You claim that the most bullish China analysts are the ones who don’t want to live in mainland China. What does the lived-in, grassroots experience of mainland China tell you that faraway analysts don’t see?
Right now, we’re in the middle of an economic crisis. When the book was being written, there was a much bigger gap between my understanding of the problems in China and the outside-in view of China as this paradise for investment or opportunity.
How do you have Wall Street analysts being so bullish on China when they’ve never seen what goes on over there and the problems there are in China? And when we’ve had some cautionary tales of people doing business and not succeeding, how can you acknowledge that it’s difficult to get things done in China – and yet hold this idea that there’s gold on the street? It’s quite a trick of the mind to be able to hold these two contradictory ideas.
One of my friends is a Hong Kong-based analyst. Like a lot of analysts, he talks about how he will be moving to Beijing (or Shanghai), but like a lot of analysts, he’s waiting for the “right time”. They never do it because in mainland China, the education system, the health system, pollution… it’s bad. It’s a huge irony; analysts are very happy to write about this fantastic phenomenon called China, but they just don’t want to be there. Something is not right here…
A great example is (US investor) Jim Rogers. He famously sold his Manhattan home and announced he was moving his family to China – because that’s where the global economic focus was shifting. Yet, after considering many Chinese cities, including Shanghai, Dalian and Qingdao, the ‘China bull’ finally settled in Singapore! There wasn’t a place in all of China that he would live in: can you imagine that! That’s the problem: there’s been a lot of bluster and a lot of boasting. You have to be a little frank with what you have here…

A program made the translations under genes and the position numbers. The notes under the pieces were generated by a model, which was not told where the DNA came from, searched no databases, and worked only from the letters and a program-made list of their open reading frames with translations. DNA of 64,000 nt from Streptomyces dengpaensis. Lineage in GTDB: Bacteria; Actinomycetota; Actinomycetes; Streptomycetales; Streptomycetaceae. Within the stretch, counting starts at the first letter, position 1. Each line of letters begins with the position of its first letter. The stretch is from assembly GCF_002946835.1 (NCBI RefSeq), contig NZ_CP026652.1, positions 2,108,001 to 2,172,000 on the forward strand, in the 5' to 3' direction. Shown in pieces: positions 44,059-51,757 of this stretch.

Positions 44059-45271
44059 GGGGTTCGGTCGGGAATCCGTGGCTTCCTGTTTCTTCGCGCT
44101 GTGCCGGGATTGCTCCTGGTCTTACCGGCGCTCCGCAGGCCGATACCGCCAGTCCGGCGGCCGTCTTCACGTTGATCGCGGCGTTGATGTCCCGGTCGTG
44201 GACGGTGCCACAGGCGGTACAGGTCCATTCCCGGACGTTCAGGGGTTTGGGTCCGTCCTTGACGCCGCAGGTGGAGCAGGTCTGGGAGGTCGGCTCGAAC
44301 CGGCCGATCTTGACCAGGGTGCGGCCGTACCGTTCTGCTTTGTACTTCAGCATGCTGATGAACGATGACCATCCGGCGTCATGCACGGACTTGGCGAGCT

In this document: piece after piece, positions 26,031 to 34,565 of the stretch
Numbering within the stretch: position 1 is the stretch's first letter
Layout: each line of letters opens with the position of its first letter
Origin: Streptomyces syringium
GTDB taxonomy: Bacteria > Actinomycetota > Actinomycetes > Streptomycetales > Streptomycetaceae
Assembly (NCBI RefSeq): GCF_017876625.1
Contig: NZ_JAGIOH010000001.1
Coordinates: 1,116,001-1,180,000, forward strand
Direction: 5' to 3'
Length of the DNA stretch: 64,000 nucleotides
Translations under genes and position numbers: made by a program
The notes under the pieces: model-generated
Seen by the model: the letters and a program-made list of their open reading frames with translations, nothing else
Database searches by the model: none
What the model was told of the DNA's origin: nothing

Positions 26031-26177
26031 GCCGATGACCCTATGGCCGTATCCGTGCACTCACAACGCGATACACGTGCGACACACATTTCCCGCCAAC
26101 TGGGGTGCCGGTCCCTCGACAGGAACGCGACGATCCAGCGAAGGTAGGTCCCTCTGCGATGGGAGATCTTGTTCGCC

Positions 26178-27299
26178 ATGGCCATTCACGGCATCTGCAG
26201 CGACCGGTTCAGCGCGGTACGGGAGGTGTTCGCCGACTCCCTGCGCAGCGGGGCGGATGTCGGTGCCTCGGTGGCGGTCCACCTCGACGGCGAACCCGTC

How did China change you as a person, and what lessons do you carry forward from that experience?
It’s one thing to say ‘China is bad’, and another to say, ‘China is good’. But I’m the guy who went to China thinking their way is better, and who when he first got to China, enjoyed being there, but who ends up saying, ‘This is not working. I can’t do this anymore.’ To that extent, I’ve been changed by it.
I was trying to see if there were any parallels for my experience, and I realised my experience was the opposite of the Dunbar character in Dances With Wolves, who initially is hostile to the Sioux Indians, but is gradually drawn to their lifestyle and customs. I went the other way.
People ask me what my motive is, whether I bear a grudge. My grudge – if you can call it that – isn’t against an employer or a factory. I’m not mad at myself for the time that I spent there. I just think there comes a time when you ask yourself how you can do what you’re doing. I’ve had talks with importers who had their doubts about the Quality Fade issue, but they just shut their eyes and hope for the best. Maybe in the beginning you can pretend a little bit, maybe you can pretend a litte bit more. But you get to a point where you say, ‘I can’t do this anymore.’
Under what circumstances did you move out of China and relocate to the US, and what are you doing now?
I don’t want to talk about what I’m doing. But my winding up here was related to a series of things that happened; it wasn’t so intentional.
Hasn’t the Made-in-China story been a force for good in any way at all?
People talk about the good that China does… But I have a difficult time saying big, positive things about China. On the one hand, people say China kept costs down for a lot of countries. But you go to Cambodia or Laos, and you can’t find anything that’s not made in China today. From a trade balance perspective, I don’t know if those countries are well off…
What’s the best thing you will say about the Made-in-China phenomenon? And the worst?
I think the best thing you can say is that a lot of importers got a lot of good foot massages in China! (Laughs) I don’t know about the worst.